I would like to try something different this time in terms of target training. I have already target trained three different parrots in the past and it was incredibly easy to teach as it is. Anyone that is looking for a demonstration of how to teach target training, you can check out this article. This time, I would like to see if I can teach one parrot the behavior strictly by watching another behavior perform the trick. I am curious if it would be possible to target train Truman without even food rewards but for him to do it merely because he sees the other parrot(s) in the flock doing it. Mimicking behavior may in itself be reinforcing for a young parrot.

At least there is no hurt in trying. The worst case scenario is that it does not work and I target train him using the typical clicker training method. But if it does work, the results may be interesting. To teach him, I will target Kili back and forth on a perch outside Truman's cage so that he can watch without being part of it. I intend to do this for several days to  a week and then see if Truman comes to the target stick from some distance consistently on his own.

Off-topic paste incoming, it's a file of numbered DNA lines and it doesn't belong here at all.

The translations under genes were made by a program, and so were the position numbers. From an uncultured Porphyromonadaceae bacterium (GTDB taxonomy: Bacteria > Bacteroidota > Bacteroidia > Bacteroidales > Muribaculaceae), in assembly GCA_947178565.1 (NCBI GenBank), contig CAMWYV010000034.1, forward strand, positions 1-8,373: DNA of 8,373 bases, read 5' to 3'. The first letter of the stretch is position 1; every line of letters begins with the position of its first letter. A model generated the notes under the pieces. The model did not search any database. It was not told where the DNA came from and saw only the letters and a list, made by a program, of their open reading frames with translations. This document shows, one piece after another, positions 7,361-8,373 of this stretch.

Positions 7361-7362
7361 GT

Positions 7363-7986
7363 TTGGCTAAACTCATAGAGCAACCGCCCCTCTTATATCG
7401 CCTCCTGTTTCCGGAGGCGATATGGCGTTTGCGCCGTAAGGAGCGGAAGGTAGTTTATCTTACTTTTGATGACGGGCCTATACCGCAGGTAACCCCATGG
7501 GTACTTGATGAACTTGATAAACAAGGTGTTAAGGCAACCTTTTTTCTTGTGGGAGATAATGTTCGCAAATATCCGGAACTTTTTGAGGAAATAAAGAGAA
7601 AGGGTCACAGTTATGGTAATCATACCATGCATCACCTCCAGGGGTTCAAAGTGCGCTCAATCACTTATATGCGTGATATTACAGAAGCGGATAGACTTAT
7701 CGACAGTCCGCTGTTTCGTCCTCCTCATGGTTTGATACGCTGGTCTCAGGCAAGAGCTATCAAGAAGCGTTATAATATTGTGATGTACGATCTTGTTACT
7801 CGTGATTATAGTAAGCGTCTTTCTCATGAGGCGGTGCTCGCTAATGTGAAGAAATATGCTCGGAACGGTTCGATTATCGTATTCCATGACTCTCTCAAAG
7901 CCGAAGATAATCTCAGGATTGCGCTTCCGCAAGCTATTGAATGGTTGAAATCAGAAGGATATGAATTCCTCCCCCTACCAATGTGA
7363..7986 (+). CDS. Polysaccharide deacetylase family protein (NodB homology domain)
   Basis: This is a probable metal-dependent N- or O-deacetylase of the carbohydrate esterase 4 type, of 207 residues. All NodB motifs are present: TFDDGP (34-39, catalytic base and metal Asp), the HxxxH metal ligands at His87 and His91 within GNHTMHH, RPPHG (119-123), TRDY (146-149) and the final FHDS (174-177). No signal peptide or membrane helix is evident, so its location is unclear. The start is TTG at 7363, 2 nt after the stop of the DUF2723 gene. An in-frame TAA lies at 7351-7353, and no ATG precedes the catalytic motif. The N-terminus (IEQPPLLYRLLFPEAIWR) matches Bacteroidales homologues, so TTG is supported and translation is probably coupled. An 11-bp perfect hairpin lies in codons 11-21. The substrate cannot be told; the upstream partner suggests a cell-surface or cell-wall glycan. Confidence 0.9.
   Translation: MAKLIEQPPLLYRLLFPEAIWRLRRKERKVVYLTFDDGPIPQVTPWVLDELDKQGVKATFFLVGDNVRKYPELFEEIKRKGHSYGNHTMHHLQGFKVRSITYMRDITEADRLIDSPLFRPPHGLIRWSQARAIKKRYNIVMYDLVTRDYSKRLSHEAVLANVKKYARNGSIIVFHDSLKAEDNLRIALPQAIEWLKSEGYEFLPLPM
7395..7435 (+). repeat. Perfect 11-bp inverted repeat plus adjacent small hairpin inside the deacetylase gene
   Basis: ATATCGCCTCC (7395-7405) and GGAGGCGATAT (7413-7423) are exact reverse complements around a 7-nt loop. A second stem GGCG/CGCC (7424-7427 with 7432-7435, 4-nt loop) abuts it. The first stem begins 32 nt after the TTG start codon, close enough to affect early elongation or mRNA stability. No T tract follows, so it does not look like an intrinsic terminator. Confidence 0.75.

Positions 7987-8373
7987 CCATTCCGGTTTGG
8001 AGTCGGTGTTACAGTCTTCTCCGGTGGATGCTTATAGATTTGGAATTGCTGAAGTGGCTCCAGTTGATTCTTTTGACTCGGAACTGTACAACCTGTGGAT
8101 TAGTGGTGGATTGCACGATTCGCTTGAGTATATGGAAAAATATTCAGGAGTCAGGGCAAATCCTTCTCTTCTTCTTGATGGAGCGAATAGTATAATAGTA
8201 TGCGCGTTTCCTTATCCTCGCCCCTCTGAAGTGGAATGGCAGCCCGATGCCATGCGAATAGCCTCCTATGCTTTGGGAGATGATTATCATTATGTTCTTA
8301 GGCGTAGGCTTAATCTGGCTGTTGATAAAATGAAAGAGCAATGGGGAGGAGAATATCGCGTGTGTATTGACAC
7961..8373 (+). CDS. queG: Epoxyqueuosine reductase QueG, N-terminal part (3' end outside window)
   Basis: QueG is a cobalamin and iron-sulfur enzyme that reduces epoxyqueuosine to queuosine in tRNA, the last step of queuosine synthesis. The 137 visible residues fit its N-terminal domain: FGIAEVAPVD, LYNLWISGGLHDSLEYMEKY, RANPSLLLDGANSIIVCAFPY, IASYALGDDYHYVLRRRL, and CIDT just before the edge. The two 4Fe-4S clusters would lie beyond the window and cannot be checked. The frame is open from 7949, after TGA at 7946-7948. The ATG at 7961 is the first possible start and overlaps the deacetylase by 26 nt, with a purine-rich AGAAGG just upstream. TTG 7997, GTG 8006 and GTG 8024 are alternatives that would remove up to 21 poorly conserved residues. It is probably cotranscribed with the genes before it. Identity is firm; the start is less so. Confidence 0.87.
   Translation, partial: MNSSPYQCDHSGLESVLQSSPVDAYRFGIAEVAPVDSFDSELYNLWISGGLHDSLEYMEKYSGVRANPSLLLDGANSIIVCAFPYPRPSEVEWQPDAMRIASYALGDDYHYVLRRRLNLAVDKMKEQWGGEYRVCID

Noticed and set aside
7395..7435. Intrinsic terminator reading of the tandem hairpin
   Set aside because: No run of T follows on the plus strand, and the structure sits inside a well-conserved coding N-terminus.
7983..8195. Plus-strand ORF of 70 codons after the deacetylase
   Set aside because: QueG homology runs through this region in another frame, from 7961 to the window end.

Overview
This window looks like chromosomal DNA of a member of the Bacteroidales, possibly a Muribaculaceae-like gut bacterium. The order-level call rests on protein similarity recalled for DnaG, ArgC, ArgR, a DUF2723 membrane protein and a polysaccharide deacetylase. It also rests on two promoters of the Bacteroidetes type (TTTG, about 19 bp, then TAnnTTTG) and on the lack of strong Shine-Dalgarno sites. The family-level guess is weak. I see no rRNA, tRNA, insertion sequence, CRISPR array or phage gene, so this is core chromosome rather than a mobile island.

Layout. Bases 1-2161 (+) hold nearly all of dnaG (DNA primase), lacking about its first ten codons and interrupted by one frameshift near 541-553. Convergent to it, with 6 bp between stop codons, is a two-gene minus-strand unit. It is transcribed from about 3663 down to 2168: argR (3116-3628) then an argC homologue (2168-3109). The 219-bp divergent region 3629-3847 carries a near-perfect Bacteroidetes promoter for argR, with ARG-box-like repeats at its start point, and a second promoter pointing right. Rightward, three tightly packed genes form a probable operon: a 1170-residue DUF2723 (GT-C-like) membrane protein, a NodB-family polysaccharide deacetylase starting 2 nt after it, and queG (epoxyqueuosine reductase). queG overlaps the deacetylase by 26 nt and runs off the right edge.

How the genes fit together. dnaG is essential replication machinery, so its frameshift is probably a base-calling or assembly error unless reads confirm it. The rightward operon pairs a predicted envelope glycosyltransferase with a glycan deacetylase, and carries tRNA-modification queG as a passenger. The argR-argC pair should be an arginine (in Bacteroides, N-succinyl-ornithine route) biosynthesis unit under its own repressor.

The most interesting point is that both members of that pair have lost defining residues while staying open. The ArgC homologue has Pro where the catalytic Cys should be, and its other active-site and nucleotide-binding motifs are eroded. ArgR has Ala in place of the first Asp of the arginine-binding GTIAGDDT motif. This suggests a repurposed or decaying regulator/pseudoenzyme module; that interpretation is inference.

Another fantastic thing about this exercise is that it is bringing Kili closer to Truman but in a non-aggressive way. She definitely gets very territorial and looks aggressive like never before when I bring Truman past her cage. However, during the target training exercise, Kili wanted to show off so much that she did the exercise and additional tricks flawlessly. Kili was paying more attention to me than Truman and in the process was learning that she can earn treats around Truman by doing tricks which distracts from aggressive thoughts toward him. So not only does this set up the potential for Truman to model the behavior but it also prepares Kili to be introduced to the new parrot.

As a progress update, Truman is eating pellets on his own already and learning to climb around his perch. He's taken a few flights so far and he landed on my arm for the first time. He is getting stronger and more confident and both parrots seem very healthy and happy.

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Trained Parrot is a blog about how to train tricks to all parrots and parakeets. Read about how I teach tricks to Truman the Brown Necked Cape Parrot including flight recall, shake, wave, nod, turn around, fetch, wings, and play dead. Learn how you can train tricks to your Parrot, Parrotlet, Parakeet, Lovebird, Cockatiel, Conure, African Grey, Amazon, Cockatoo or Macaw. This blog is better than books or DVDs because the information is real, live, and completely free of charge. If you want to know how to teach your parrot tricks then you will enjoy this free parrot training tutorial.